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LPUK recognises that many of its members are going through the transition of DLA to PIPs. 

The Committee is currently sourcing professional help in this matter and will publish a PIP advisory section on the website soon. There will also be a PIP workshop at our convention this year. 

In the meantime, we are building up this FAQ section to answer some of the most common questions.

  1. What is Disability Living Allowance (DLA)?
  2. What is Personal Independence Payment (PIP)s?
  3. What is the transition from DLA to PIPs?
  4. When will this transition be complete?
  5. What is the process?
  6. What do I need to do?

What is Disability Living Allowance (DLA)?

DLA is a tax-free benefit for disabled people who need help with mobility or care costs.

DLA (Disability Living Allowance) is gradually being replaced by PIP (Personal Independence Payment)

 

What is Personal Independence Payment (PIP)s?

PIPs helps with some of the extra costs caused by long-term ill-health or a disability if you’re aged 16 to 64.

The rate depends on how your condition affects you, not the condition itself.

You’ll need an assessment to work out the level of help you get. Your rate will be regularly reassessed to make sure you’re getting the right support.

 

What is the transition from DLA to PIPs?

If you’re on DLA and were 65 or older on 8 April 2013, these changes won’t affect you (you’ll stay on DLA and you don’t need to worry about PIP).

If you’re getting DLA at the moment, your claim will stop and you’ll need to claim PIP instead. This will happen even if you have a ‘lifetime’ or ‘indefinite’ award for DLA.

 

When will this transition be complete?

The Department for Work and Pensions (DWP) haven’t published the details of when people will have to claim PIP, so unfortunately we can’t be more specific than it happening at some point in the next 3 years.

 

What do I need to do?

You don’t automatically swap from one benefit to the other. You’ll get a letter in the post from the DWP to tell you that your claim for DLA will end and that you’ll need to make a new claim for PIP.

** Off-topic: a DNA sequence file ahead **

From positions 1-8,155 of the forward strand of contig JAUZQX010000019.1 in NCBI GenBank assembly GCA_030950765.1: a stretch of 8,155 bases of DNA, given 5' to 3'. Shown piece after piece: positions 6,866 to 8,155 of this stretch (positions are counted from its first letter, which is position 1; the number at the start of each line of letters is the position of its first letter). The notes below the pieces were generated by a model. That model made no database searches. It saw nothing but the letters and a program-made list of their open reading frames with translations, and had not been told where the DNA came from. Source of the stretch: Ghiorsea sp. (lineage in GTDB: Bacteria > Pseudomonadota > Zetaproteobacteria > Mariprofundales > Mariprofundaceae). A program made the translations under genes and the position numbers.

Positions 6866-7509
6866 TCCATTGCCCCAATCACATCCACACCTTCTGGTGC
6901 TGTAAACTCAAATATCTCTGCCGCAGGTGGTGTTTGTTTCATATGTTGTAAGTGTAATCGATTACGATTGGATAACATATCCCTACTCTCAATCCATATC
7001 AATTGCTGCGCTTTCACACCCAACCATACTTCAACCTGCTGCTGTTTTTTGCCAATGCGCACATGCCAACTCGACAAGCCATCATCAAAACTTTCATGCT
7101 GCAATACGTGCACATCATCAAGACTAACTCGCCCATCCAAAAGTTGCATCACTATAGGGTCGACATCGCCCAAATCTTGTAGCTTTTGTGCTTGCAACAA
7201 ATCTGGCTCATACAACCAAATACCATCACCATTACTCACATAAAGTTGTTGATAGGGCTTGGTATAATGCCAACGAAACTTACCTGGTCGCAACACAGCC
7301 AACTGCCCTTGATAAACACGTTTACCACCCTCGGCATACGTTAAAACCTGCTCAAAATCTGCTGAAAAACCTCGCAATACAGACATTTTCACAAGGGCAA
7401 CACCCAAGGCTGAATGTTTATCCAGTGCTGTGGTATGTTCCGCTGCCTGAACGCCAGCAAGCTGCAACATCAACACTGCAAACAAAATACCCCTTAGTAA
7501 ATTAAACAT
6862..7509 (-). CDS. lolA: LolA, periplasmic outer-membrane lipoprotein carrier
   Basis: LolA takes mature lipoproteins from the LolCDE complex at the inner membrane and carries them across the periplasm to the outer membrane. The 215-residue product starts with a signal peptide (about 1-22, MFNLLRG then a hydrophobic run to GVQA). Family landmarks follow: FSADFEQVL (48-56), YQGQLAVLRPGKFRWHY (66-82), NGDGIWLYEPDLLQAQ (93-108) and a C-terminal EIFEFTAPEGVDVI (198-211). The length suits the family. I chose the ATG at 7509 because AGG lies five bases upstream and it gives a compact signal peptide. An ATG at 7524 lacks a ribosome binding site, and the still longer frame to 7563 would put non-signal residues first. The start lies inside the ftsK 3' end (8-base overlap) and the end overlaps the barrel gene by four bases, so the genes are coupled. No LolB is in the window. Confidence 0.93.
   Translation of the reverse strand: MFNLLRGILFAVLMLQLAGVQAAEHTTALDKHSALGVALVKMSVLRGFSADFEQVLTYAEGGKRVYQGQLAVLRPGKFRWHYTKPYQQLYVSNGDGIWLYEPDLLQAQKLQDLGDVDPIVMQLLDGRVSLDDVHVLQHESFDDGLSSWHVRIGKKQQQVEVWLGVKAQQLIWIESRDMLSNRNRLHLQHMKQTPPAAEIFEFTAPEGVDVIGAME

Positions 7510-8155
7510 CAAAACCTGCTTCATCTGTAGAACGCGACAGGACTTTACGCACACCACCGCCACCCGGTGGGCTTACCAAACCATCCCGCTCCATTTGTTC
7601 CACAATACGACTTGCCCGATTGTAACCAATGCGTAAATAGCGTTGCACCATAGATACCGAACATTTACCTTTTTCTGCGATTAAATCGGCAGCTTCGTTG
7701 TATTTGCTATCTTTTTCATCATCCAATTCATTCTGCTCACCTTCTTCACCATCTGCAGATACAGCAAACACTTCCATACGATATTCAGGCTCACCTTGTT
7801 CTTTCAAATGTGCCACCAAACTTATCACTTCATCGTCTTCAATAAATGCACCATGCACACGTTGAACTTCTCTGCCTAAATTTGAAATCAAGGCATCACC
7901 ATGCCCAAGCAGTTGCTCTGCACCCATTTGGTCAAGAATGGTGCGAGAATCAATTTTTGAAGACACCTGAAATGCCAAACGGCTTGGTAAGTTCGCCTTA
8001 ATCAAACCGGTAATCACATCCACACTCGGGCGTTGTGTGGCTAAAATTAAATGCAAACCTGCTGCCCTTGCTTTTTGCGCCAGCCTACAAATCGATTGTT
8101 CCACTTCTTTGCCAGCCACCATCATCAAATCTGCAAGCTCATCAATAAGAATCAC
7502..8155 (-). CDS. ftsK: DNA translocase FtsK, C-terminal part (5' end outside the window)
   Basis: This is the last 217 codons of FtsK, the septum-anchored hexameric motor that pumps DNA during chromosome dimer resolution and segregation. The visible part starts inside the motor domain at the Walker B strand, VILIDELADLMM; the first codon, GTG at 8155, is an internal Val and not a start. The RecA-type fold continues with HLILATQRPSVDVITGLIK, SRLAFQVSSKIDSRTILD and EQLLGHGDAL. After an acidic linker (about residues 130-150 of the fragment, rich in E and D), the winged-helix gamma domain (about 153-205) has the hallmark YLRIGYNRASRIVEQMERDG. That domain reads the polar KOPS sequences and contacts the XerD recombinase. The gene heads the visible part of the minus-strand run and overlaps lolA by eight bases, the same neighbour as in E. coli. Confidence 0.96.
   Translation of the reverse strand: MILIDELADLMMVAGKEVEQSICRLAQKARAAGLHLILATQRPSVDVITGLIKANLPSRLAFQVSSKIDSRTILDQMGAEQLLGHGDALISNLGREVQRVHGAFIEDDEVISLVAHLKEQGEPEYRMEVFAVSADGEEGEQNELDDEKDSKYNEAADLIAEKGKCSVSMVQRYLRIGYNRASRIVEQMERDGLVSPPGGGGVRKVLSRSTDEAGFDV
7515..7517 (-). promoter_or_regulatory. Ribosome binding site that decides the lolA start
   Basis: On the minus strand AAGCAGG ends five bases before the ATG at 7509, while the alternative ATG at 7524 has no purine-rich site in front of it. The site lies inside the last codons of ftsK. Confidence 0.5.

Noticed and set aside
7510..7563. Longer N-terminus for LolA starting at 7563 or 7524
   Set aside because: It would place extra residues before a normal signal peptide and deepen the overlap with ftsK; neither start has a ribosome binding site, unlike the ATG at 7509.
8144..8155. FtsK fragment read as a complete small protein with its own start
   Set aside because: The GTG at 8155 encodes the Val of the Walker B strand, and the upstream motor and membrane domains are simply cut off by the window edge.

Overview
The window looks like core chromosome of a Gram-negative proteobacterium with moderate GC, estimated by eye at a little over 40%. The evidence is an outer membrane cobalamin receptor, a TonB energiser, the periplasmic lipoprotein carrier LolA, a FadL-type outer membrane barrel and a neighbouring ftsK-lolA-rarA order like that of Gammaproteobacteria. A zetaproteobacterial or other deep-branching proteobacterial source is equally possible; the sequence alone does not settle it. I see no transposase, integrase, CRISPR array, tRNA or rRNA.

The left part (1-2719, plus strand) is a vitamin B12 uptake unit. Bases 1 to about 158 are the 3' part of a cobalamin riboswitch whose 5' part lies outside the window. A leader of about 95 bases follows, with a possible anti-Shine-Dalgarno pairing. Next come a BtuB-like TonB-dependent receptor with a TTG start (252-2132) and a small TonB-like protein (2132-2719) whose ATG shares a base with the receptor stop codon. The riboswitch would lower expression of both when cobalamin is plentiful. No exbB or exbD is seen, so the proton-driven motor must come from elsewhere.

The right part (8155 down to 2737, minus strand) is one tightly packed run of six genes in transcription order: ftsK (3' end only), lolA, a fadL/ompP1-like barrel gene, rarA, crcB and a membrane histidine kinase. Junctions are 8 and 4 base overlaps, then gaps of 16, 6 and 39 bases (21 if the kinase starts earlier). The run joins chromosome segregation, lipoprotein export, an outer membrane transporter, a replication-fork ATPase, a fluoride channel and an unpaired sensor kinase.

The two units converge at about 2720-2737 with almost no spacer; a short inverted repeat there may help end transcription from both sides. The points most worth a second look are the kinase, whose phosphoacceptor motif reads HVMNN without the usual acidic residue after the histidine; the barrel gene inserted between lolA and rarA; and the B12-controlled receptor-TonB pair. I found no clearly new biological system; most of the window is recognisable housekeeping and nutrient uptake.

What is the process?

1. The first step of the process is to wait and receive a letter from DWP. 

It’s best not to apply for PIP until you’re told to by the DWP - you’re not guaranteed to get it, so you’d risk losing your DLA.

2. Once you have received a letter, start your claim by calling the DWP

3. Fill in the PIP1 claim form they send on to you (a sample of the form can be found online)

4. Go to a face-to-face assessment

Most people have to do this.

5. Receive a decision regarding your claim

a. If you agree with the decision regarding your PIP no further action from yourself is needed.

b. If you disagree with the outcome you can appeal. (See point 6 below).

6. You have 1 month to challenge the decision, stating the reasons why and supplying additional supporting medical evidence; this is called a Mandatory Reconsideration. This goes to a Decision Maker who reviews the information to determine if it can be revised and supplies a Mandatory Reconsideration Notice informing the client of their decision.  

7. If a person does not agree with the decision of the Mandatory Reconsideration Notice, they have 1 month to appeal to a First Tier Tribunal resulting in a hearing. 

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